The International Planned Parenthood Federation (IPPF) has just released its annual performance report for 2007-2008 and boasts of pushing its abortion agenda among its member associations in traditionally pro-life countries throughout Africa, Latin America and the Islamic world.
The IPPF asserts that “access to safe legal abortion is a public health and human rights imperative” and that the organization’s goal is to achieve “a universal recognition of a woman’s ‘right to choose’ and have access to safe abortion and a reduction in the incidence of unsafe abortion.”
Advocacy trumps accuracy in a number of places in the report. For example, IPPF director-general Gill Greer claims that a new target under the Millennium Development Goal on maternal health for “universal access to sexual and reproductive health by 2015” was agreed to by the UN General Assembly in 2006.
This is false, as the United States and other delegations have pointed out.
The report highlights the work of the Indonesian Planned Parenthood Association (IPPA), an IPPF member association, and its work in the country to combat “opposition from religious groups” that “severely hamper service provision.”
The IPPA has included abortion as one of its priority areas and works on the ground to provide contraceptives, “safe abortion” and challenge Indonesian Decree no. 23/1992 that states abortion is only permissible if it is proven necessary to save the life of the mother.
The report includes a story of an Indonesian woman seeking to terminate her pregnancy after attempting self-abortion using herbs and misoprostol.This raises questions about the IPPA’s work in providing abortions in countries where it is restricted.
The report only says that after being referred to that IPPA, her pregnancy was terminated, but does not state whether the IPPA committed the abortion or whether or not the abortion was necessary to save the life of the mother ? the only instance where abortion is permitted in Indonesia. This leaves unanswered the question of whether the IPPA is facilitating illegal activity.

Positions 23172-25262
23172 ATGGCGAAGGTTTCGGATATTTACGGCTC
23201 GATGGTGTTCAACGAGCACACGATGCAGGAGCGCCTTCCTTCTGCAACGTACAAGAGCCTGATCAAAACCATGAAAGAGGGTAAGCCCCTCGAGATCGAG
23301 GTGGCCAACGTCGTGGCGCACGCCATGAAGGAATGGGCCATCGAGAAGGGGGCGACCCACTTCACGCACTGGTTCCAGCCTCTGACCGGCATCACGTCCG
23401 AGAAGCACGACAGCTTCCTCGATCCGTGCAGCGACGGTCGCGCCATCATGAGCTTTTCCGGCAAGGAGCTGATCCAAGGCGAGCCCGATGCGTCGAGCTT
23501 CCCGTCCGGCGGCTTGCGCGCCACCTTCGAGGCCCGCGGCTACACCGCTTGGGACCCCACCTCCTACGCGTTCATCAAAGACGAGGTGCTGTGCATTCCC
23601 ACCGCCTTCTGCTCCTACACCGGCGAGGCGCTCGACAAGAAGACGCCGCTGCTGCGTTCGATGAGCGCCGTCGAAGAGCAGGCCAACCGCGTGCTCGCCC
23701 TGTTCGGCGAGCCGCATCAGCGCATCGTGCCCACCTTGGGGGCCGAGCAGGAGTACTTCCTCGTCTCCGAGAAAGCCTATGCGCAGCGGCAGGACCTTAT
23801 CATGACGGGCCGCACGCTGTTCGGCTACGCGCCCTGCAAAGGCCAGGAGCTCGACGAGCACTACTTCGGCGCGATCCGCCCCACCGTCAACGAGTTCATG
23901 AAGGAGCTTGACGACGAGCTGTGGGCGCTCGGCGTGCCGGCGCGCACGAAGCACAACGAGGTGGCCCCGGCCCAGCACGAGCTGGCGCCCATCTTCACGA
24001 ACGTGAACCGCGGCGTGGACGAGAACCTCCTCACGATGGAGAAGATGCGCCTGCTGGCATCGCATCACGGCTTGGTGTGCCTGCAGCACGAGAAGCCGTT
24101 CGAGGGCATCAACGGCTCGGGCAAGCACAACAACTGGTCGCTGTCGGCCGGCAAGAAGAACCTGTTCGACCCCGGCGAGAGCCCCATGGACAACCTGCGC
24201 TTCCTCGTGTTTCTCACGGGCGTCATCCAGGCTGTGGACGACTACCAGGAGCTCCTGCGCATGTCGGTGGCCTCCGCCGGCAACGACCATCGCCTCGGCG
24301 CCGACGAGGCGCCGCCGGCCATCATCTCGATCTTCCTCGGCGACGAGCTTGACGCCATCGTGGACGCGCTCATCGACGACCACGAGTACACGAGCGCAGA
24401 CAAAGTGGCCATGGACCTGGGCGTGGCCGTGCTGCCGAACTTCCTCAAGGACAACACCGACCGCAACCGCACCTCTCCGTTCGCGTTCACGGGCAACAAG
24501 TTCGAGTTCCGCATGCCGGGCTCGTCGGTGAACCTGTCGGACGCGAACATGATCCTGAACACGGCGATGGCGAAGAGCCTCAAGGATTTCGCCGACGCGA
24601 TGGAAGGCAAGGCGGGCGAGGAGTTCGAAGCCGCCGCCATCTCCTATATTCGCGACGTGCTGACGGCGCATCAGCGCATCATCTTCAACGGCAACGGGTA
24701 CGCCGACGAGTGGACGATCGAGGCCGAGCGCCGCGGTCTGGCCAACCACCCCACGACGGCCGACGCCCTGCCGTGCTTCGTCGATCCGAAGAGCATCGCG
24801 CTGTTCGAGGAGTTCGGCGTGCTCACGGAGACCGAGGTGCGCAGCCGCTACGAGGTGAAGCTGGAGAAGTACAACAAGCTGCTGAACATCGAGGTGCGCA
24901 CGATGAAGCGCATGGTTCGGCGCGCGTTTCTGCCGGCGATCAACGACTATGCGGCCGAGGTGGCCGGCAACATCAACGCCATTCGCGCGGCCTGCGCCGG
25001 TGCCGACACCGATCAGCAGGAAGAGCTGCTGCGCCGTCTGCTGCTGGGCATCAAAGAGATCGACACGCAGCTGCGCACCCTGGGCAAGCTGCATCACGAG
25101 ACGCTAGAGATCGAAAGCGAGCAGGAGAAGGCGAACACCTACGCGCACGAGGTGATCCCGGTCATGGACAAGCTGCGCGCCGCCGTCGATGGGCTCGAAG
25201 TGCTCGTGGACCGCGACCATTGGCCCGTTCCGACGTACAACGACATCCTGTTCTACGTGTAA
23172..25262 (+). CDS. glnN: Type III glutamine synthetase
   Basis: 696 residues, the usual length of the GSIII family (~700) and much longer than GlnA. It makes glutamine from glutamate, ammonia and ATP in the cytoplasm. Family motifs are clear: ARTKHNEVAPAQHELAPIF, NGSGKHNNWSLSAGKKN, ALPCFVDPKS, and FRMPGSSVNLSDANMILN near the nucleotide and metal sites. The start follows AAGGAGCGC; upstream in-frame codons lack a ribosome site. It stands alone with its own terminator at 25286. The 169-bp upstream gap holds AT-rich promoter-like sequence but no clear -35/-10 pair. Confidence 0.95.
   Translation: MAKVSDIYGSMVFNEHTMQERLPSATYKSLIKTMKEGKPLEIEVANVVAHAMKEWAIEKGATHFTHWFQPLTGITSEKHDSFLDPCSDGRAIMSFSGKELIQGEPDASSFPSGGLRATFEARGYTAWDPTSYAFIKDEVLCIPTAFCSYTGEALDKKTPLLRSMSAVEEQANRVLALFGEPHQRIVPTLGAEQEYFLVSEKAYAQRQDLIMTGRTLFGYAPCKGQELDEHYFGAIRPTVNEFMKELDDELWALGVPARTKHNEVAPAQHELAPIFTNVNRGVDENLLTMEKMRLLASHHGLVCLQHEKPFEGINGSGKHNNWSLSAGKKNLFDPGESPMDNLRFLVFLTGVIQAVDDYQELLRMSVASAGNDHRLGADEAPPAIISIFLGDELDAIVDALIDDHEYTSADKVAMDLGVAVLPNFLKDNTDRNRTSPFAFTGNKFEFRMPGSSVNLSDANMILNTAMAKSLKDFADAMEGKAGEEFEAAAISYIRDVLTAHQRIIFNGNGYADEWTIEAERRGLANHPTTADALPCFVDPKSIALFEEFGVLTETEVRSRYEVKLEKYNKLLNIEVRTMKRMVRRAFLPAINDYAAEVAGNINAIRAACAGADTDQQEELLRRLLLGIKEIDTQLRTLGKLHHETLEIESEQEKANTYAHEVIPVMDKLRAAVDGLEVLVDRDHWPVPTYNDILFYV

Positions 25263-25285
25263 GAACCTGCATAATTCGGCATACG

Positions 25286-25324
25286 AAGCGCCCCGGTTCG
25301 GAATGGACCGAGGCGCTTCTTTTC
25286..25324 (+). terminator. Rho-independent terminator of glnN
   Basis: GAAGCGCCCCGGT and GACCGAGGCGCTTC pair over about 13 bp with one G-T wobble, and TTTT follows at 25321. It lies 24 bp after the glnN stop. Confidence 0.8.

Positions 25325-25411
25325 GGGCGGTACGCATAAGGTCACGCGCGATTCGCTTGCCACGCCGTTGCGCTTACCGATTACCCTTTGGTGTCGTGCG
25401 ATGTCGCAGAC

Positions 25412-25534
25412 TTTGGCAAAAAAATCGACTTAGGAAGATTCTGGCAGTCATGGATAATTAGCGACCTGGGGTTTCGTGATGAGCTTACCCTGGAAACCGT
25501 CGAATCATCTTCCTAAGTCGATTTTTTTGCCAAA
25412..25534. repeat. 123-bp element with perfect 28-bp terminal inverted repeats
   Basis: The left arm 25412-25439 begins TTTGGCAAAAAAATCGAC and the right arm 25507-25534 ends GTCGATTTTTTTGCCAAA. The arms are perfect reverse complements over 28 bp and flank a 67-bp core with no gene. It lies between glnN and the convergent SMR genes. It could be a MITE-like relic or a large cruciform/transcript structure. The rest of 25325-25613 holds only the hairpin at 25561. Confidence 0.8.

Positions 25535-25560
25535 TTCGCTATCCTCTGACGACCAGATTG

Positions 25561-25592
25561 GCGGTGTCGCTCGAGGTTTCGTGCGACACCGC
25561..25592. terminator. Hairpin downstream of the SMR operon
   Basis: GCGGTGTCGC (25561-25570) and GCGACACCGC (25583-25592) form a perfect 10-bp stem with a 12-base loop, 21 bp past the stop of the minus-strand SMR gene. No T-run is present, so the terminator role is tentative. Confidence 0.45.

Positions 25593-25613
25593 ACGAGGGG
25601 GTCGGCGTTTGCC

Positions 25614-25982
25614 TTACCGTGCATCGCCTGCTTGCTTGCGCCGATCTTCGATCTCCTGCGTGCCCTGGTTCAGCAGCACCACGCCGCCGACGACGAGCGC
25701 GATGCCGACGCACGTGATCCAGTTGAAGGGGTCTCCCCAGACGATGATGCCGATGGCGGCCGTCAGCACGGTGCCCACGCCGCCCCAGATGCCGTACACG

The IPPF acknowledges the controversy surrounding its “sexual and reproductive health and rights” agenda and thus makes advocacy one of its top priorities. The primary advocacy accomplishment in the IPPF report is the organization’s work in drafting, promoting and implementing the African Union’s Maputo Plan of Action, a non-binding three-year action plan that explicitly contains abortion targets and indicators that remain hotly contested among African nations.
The IPPF and the UN Population Fund have advocated for the development of national action plans to speed up the implementation of the Maputo Plan of Action throughout the African continent. The performance report lists a series of meetings that the IPPF has organized and initiated with government officials, civil society, regional economic communities and even the media to push the action plan.
The report concludes with a wide range of performance indicators, such as advocacy activities, the number of abortion-related services, the number of contraceptive services and types of contraception provided by the IPPF and its member associations.
Business is booming for the IPPF: in 2007, the organization reported a 50 per cent increase from the previous year in the total number of abortion-related services provided by member associations globally.
Samantha Singson is director of government relations at the Catholic Family and Human Rights Institute. This article originally appeared as that organization’s Friday Fax on Nov. 27, 2008 and is reprinted with permission.